It is important to have the presence of a professional addiction specialist supervising the detox process to:

  • Recognize warning signs that may signify potential complications
  • Treat new issues as they arise
  • Slowly taper the substance, when appropriate, so there as little discomfort as possible
  • Offer support for issues that will inevitably arise
  • Assist in managing any potentially harmful complications of detox
  • Provide structure to the process

Finally, simply completing only the detox process is not sufficient to recover from addiction. An individual must engage in some form of recovery program following any detox process. Thus, the use of home remedies is not recommended for recovery from most drugs of abuse and may be potentially dangerous.

Medical detox procedures can be undertaken in either inpatient or outpatient programs, depending on the needs of the individual.


Rapid Detox

Because there are a great many myths associated with addiction recovery, there will always be those trying to trick people into buying into miracle cures” or remedies that claim to forgo the typical process of recovery from addiction. The search for the “magic bullet” cure that applies in every case and for every person continues. Unfortunately, there is no miracle or magic solution to recovery.

One form of detox that has received attention is an anesthesia-assisted rapid opioid detox procedure or, as it is most often referred to, rapid detox (sometimes it is also referred to as ultra-rapid detox). In this procedure:

  • The person is admitted to an intensive care unit.
  • The person is put to sleep under general anesthesia.
  • The patient is then administered injections of opioid blockers that stop the withdrawal effects of narcotics.
  • The person is also administered other medications, including drugs for nausea and muscle relaxants.
  • Detox is believed to occur in a very short period of time (as little as 4-8 hours) compared to the weeks that detoxification from opioid drugs normally takes.
  • If there are no complications, the person can be discharged within 48 hours.

The drugs often used in these procedures are naloxone or naltrexone, which lock on to the receptors in the brain associated with opioid drugs (e.g., heroin, Vicodin, oxycodone, and many others) and help to control withdrawal.  Some procedures use different methods of anesthesia and claim quicker results. Many programs that use these procedures claim high success and recovery rates; however, the actual research regarding rapid detox shows it can be incredibly dangerous.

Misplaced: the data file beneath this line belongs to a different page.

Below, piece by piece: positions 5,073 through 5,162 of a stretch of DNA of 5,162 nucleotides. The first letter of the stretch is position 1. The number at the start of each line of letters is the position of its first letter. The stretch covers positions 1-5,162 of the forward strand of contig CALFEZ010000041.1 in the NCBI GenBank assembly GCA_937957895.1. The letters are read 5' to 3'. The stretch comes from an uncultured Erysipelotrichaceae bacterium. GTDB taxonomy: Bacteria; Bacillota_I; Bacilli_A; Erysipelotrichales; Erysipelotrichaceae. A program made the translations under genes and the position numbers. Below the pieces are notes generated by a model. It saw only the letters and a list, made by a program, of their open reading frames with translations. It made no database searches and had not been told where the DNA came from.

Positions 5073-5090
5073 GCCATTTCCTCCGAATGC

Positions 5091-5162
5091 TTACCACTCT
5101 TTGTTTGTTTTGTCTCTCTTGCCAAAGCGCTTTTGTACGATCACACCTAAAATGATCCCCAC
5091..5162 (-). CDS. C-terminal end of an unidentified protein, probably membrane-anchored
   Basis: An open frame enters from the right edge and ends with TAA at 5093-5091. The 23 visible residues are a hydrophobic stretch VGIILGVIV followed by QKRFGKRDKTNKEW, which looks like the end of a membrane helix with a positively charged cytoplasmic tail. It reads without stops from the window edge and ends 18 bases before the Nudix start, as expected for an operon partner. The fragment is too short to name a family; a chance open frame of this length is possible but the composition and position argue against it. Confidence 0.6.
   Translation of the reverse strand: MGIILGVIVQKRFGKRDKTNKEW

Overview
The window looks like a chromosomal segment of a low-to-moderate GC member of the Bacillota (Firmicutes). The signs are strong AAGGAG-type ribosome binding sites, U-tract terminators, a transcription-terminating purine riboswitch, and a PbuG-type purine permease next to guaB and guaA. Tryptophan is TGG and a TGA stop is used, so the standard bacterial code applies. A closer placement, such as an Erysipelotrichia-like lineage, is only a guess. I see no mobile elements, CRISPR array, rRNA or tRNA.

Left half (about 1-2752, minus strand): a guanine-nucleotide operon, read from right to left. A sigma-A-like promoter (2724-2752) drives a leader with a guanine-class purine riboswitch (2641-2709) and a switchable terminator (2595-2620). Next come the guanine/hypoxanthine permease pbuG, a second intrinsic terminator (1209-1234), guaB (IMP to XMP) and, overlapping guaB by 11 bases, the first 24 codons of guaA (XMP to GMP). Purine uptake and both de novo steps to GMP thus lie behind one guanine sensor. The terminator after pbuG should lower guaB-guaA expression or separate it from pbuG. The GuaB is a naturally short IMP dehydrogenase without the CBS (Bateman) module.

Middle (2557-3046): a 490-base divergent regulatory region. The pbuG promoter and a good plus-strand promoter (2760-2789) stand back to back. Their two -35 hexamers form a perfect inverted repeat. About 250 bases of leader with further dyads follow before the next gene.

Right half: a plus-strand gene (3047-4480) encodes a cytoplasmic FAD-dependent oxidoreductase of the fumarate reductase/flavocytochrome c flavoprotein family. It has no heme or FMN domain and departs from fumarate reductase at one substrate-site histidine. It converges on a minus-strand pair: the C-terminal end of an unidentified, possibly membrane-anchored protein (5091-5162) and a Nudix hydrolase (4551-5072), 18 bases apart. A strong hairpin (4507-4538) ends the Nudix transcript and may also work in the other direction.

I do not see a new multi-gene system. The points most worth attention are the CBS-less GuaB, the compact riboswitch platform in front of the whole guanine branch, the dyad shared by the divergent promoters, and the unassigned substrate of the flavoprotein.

There is little evidence to support the technique’s effectiveness or any advantages over other supervised medical detox programs that do not use anesthesia. The drawbacks to the rapid detox procedure include:

  • The rapid detox program does not address cravings that will inevitably occur later for the individual.
  • This technique alone cannot prepare one for long-term recovery from addiction.
  • Most of the available research on the technique does not support claims that it is advantageous to longer detox methods.
  • A recent review by the Centers for Disease Control indicated that there are serious potential complications and even a higher number of fatalities associated with using this technique.
  • Because it is performed in an intensive care unit, it is far too expensive for many people who need to go through medical detox.
  • There is no evidence to suggest that using this technique results in better long-term outcomes and recovery, and most professional sources advise against its use.

Thus, the bottom line regarding rapid detox is that it can be dangerous and ineffective. It does not appear to be any more effective than supervised detox that occurs over a longer process; there appears to be a greater risk for adverse effects from the procedure; and the procedure is significantly more expensive than traditional detox.


Why Are There So Many Claims That These Procedures Are Better?

Of course, there are always going to be a number of different for-profit sources that claim to have found a much better, easier, and miraculous solution to any specific problem. Most of the claims for the effectiveness of rapid detox programs come from private clinics attempting to market the program and not from unbiased sources that look at the general effectiveness of treatment protocols.

Many of these shortcut solutions are fostered by individuals who attempt to take advantage of people in need. People who are desperate and looking for a quick fix are vulnerable to such influences and claims. However, using a medically supervised detox program will allow the individual to go through the process with little discomfort while at the same time minimizing risks and promoting better long-term recovery rates.